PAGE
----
Dr. Thompson: That comparison has some grounded reality, but it would need to stretch pretty far. The reality is that there are things that we can do (and are already doing) to stand up healthcare in the right place for the right people. There’s also a lot of things we can’t do. Emergency care for example is just something not easily delivered in small amounts, rural populations have long been aware of that in the U.S., but, these hospital closures and pending closures make the problem significantly worse.

Jacob: On the patient experience front, North Carolina Public Radio conducted an interesting study in 2021 that indicated rural Americans are 1.5 times more likely to have a negative view of their current healthcare system and primary care physician. They are also more than three times more likely to believe they will die from something preventable in comparison to urban Americans.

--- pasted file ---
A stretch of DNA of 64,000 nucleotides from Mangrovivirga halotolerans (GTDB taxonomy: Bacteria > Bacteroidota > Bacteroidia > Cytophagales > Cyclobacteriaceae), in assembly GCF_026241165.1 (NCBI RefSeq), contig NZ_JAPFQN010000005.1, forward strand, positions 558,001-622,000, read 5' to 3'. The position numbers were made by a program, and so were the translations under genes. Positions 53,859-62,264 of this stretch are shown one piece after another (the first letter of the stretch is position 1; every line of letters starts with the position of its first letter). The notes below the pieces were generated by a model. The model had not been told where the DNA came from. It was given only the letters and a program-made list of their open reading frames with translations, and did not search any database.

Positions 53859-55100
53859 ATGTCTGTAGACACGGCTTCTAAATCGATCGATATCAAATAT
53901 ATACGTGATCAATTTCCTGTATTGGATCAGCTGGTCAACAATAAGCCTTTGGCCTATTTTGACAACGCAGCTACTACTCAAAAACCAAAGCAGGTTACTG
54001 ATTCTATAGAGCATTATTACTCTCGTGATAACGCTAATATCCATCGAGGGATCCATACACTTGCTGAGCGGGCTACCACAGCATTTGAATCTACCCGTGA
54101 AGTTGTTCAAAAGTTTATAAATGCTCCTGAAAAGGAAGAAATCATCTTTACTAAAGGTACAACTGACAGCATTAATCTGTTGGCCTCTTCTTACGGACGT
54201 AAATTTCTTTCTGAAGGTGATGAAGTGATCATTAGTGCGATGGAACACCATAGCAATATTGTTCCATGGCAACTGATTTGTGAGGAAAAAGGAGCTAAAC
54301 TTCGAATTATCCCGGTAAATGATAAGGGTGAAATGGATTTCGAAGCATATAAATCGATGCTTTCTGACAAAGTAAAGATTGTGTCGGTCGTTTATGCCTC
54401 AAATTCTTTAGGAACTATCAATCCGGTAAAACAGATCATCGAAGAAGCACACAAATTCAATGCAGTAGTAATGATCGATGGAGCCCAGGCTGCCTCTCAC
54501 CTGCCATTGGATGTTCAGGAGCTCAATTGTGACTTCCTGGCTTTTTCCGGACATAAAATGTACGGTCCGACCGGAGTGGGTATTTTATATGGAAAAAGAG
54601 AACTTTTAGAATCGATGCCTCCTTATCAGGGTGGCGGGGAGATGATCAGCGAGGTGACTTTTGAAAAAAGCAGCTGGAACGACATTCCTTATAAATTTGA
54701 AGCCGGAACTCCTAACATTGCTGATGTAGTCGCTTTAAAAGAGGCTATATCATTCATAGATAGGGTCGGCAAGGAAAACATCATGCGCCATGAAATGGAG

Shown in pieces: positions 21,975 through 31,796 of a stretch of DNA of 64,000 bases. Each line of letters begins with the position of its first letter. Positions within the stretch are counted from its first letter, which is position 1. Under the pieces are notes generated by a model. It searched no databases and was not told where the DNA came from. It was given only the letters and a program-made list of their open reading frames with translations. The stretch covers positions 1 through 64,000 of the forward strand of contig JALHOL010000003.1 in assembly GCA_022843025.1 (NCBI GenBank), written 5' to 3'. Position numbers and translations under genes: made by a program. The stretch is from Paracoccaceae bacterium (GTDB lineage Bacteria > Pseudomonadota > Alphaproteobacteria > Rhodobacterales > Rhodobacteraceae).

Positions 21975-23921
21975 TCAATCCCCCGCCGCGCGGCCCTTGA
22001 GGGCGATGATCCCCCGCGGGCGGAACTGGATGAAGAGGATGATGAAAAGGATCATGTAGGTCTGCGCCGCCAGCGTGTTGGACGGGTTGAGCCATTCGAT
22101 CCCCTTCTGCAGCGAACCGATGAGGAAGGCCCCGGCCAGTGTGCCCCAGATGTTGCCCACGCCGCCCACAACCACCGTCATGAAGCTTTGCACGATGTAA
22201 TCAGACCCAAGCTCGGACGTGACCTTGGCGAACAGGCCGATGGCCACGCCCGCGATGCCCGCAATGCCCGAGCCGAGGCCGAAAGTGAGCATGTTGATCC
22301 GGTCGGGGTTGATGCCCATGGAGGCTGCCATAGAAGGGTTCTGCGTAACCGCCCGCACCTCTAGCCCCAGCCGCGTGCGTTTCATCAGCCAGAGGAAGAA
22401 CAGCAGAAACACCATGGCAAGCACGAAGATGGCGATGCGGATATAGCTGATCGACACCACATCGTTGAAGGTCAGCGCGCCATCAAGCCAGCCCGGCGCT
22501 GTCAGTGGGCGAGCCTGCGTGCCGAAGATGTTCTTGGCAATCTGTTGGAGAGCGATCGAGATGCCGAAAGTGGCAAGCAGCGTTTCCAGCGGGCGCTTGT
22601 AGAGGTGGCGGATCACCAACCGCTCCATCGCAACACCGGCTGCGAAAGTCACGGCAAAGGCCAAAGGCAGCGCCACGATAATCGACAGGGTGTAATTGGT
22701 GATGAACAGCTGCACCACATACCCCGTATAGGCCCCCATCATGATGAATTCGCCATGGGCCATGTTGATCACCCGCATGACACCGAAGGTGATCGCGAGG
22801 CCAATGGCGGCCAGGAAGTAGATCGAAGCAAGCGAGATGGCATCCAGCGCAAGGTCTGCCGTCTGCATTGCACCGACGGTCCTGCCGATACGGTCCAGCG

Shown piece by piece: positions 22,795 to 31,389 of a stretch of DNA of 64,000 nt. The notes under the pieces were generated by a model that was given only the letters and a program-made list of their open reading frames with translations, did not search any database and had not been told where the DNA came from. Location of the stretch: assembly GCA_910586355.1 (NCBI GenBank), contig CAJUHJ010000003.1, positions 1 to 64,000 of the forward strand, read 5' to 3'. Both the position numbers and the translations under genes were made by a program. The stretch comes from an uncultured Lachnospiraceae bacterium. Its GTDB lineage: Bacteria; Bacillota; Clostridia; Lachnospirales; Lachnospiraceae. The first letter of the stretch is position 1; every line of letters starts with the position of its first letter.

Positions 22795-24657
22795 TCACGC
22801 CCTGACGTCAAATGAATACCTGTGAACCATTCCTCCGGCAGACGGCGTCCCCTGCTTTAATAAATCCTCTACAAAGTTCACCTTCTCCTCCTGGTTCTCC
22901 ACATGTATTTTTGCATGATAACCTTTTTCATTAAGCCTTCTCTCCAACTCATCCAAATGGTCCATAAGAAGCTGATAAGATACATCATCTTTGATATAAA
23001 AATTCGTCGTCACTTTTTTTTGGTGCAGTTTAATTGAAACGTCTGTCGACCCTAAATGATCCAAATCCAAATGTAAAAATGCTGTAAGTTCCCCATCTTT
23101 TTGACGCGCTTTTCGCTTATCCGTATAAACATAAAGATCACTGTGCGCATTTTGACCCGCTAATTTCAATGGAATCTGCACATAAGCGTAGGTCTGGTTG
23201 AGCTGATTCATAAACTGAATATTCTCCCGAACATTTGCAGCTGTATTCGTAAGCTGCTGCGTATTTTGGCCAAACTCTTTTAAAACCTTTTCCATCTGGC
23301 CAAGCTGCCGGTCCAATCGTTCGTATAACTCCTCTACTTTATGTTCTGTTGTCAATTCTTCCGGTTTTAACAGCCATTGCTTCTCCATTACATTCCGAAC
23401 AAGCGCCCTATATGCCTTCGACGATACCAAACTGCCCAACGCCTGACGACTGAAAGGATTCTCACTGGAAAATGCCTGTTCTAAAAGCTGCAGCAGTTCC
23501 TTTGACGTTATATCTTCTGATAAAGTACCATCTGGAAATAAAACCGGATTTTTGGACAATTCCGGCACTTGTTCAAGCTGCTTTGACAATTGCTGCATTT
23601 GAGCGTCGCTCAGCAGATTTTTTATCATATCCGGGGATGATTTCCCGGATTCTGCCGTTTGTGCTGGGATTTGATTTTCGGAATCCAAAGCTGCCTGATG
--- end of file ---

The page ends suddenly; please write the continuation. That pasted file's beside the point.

Dr. Thompson: Wow, there are a lot of factors at play here. Here is something to consider. Healthcare outcomes and engagement are better when the level of education an individual has is higher. This relationship holds true irrespective of income level. It’s not like education is a causal driver of healthcare outcomes, but there is a relationship that exists. The only explanation for me is that education is associated with a pattern of variables, and decisions that lead to better outcomes. Therefore, understanding that pattern would help us engage rural populations better. I know the pandemic is a touchy subject; but, look at the lower vaccination rates and higher mortality rates in rural areas directly related to COVID 19. Some of these outcomes were related to misinformation and lack of engagement with the healthcare system. Although different patterns might relate to other preventable causes of death, the overall idea is the same.